Yoga offers me the ability to use asana to create my own balance.  On a physical level, asana balances us by adding strength and/or flexibility where we need it.  The same pose for you may be building your flexibility, while for me, it builds stamina.  Asana is great cross-training for athletes of all stripes, runners, bikers, lifters, etc.   On an energetic level, the right asanas can energize or calm you, as needed.  Specifically, I recommend sun salutations and arm balances to energize yourself when you’re tired or feeling weighty, and hip openers and forward folds to calm down when you’re feeling anxious or overactive.

Asana can and should encourage the development of attributes we’re seeking, such as patience, steadiness, or courage, by challenging us in the way we need it most.  (We’ll not even get started today on how yoga philosophy challenges our thoughts and beliefs, asks us to consider more deeply how we see the world and why, and asks us to understand how we interact with each other and why.)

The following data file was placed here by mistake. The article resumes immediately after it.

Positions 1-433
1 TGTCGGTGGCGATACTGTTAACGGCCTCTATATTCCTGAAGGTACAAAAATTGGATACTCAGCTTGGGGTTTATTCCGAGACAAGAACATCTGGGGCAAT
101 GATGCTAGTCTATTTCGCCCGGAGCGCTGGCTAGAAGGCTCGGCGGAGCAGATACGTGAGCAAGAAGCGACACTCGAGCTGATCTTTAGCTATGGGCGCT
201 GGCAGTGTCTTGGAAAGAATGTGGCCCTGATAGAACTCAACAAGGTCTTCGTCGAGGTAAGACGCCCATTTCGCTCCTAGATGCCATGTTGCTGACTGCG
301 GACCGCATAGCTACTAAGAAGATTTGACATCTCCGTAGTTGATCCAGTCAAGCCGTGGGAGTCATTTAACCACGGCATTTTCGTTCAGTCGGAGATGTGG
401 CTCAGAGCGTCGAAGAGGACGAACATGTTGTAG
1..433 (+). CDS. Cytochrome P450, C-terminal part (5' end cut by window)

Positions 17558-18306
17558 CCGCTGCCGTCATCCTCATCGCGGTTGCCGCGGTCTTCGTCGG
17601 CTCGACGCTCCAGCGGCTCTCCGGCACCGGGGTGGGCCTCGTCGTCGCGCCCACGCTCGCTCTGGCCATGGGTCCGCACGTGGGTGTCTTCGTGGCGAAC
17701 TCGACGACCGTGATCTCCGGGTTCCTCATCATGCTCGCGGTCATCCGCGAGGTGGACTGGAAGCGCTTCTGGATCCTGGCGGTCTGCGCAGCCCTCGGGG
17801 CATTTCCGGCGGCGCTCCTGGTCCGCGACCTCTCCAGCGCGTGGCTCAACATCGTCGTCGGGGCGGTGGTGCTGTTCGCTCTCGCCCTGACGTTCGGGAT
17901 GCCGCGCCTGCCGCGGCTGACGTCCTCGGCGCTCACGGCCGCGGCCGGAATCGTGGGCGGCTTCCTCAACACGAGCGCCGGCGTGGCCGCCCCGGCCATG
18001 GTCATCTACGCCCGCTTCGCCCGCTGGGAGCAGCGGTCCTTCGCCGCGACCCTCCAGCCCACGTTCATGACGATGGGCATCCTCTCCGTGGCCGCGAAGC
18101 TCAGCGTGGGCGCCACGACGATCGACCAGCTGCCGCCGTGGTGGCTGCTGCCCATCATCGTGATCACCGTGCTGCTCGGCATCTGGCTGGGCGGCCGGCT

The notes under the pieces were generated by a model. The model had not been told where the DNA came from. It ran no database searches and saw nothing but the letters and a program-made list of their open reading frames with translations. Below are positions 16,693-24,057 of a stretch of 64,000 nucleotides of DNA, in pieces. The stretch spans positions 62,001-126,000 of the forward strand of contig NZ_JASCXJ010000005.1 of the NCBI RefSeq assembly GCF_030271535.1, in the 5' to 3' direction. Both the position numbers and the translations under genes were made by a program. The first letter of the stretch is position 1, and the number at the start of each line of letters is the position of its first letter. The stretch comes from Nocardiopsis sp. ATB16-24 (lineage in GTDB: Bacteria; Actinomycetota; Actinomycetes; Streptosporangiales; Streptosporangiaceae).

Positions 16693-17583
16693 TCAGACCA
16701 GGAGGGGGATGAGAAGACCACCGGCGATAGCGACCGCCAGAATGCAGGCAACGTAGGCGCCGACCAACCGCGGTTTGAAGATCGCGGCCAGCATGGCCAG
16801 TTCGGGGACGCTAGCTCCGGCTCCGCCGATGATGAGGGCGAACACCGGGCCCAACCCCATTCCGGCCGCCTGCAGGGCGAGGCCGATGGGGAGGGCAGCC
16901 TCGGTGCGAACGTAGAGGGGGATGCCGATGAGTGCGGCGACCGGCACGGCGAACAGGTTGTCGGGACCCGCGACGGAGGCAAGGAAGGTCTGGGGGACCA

I believe it is best to consistently practice in a way that cultivates what you want/need, not necessarily what you enjoy the most or what you’re first drawn to.  For example, if you are a fiery, driven person, maybe you don’t need to take a two hour heated power flow class four times a week (even though I’ll bet you want to).  As a fiery person myself, I can attest that powerful, fast moving classes are some of my favorites and were a large part of what drew me to yoga initially.  But they can also be irritating, agitating, and can encourage excesses I already have (such as powering through something because my ego wants to, for example).  These classes don’t bring balance into my life.  Instead, practicing in a more quiet, internal, philosophical way, moving in a steady, even pace, and approaching difficult poses with patience brings me balance.

I will never forget an exercise we did in teacher training, in which we partnered up, journaled about what we were working to cultivate in our lives, then observed the other’s practice.  I had journaled privately about how I sought more steadiness.  After my partner observed my practice, the first thing he’d said was how steady and even I’d looked as I practiced, and afterward.  After I got over my surprise and suspicion that my friend had read my journal entry, I felt deeply satisfied and appreciative of what the practice had given me.